lists  /  announce  owl-users  owl-dev  john-users  john-dev  passwdqc-users  yescrypt  popa3d-users  /  oss-security  kernel-hardening  musl  sabotage  tlsify  passwords  /  crypt-dev  xvendor  /  Bugtraq  Full-Disclosure  linux-kernel  linux-netdev  linux-ext4  linux-hardening  PHC 
Open Source and information security mailing list archives
Hash Suite: Windows password security audit tool. GUI, reports in PDF.
[<prev] [next>] [<thread-prev] [thread-next>] [day] [month] [year] [list]
Date:   Wed, 6 May 2020 10:44:15 -0700
From:   Linus Torvalds <>
To:     Christoph Hellwig <>
Cc:     "the arch/x86 maintainers" <>,
        Alexei Starovoitov <>,
        Daniel Borkmann <>,
        Masami Hiramatsu <>,
        Andrew Morton <>,,
        linux-um <>,
        Netdev <>,,
        Linux-MM <>,
        Linux Kernel Mailing List <>
Subject: Re: [PATCH 08/15] maccess: rename strnlen_unsafe_user to strnlen_user_unsafe

On Tue, May 5, 2020 at 11:22 PM Christoph Hellwig <> wrote:
> This matches the convention of always having _unsafe as a suffix, as
> well as match the naming of strncpy_from_user_unsafe.

Hmm. While renaming them, can we perhaps clarify what the rules are?

We now have two different kinds of "unsafe". We have the
"unsafe_get_user()" kind of unsafe: the user pointer itself is unsafe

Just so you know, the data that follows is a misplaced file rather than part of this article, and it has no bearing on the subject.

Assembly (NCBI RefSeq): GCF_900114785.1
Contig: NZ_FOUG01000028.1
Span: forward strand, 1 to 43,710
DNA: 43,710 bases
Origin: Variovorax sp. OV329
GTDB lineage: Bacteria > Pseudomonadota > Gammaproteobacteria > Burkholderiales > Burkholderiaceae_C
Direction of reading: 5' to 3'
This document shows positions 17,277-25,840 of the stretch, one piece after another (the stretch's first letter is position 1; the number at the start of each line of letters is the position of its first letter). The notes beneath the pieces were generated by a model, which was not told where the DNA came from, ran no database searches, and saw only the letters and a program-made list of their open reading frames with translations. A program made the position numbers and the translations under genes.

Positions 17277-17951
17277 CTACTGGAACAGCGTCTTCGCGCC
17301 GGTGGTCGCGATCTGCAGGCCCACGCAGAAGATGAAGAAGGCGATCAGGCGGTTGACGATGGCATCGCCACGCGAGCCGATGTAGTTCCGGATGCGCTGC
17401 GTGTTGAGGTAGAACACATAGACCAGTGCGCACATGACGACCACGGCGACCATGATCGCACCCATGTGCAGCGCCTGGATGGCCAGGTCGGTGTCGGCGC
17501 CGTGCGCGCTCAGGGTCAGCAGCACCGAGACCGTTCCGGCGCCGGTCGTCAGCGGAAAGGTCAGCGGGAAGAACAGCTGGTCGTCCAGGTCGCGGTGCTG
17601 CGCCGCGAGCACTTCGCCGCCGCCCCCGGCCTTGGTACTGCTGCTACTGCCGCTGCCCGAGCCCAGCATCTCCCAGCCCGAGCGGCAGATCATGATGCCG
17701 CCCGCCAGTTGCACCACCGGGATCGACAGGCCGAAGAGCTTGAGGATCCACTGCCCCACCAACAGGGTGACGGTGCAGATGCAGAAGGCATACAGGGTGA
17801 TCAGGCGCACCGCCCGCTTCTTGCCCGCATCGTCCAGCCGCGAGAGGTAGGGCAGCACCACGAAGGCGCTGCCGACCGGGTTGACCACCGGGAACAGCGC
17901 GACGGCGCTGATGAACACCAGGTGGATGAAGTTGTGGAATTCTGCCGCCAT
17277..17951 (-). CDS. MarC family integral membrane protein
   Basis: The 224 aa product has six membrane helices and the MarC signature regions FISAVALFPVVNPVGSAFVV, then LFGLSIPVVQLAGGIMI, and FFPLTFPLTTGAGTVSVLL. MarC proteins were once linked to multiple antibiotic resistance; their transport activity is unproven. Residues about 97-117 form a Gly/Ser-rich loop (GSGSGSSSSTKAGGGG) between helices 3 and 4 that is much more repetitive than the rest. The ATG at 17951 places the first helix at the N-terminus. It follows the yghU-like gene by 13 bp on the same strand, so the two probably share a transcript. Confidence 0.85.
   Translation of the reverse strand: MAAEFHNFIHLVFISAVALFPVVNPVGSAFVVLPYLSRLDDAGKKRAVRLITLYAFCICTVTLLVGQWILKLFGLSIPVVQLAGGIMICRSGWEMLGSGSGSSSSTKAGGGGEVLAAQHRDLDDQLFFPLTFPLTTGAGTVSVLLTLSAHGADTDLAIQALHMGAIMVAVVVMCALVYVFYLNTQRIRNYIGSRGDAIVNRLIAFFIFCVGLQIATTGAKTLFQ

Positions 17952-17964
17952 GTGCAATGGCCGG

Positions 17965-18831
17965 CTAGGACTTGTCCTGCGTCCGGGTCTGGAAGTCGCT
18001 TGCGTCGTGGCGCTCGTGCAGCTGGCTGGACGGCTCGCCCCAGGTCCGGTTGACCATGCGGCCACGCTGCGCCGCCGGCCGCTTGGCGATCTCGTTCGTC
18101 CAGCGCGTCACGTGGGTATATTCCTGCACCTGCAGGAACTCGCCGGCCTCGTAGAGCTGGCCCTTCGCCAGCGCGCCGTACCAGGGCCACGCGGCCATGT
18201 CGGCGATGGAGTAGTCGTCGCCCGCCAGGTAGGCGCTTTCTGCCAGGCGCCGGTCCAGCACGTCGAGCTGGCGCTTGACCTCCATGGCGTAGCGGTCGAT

because it isn't checked, and you need to use a "user_access_begin()"
to verify.

It's the new form of "__get_user()".

And then we have the strncpy_from_user_unsafe(), which is really more
like the "probe_kernel_read()" kind of funtion, in that it's about the
context, and not faulting.

Honestly, I don't like the "unsafe" in the second case, because
there's nothing "unsafe" about the function. It's used in odd
contexts. I guess to some degree those are "unsafe" contexts, but I
think it might be better to clarify.

So while I think using a consistent convention is good, and it's true
that there is a difference in the convention between the two cases
("unsafe" at the beginning vs end), one of them is actually about the
safety and security of the operation (and we have automated logic
these days to verify it on x86), the other has nothing to do with
"safety", really.

Would it be better to standardize around a "probe_xyz()" naming?

Or perhaps a "xyz_nofault()" naming?

I'm not a huge fan of the "probe" naming, but it sure is descriptive,
which is a really good thing.

Another option would be to make it explicitly about _what_ is
"unsafe", ie that it's about not having a process context that can be
faulted in. But "xyz_unsafe_context()" is much too verbose.
"xyz_noctx()" might work.

I realize this is nit-picky, and I think the patch series as-is is
already an improvement, but I do think our naming in this area is
really quite bad.

The fact that we have "probe_kernel_read()" but then
"strncpy_from_user_unsafe()" for the _same_ conceptual difference
really tells me how inconsistent the naming for these kinds of "we
can't take page faults" is. No?


Powered by blists - more mailing lists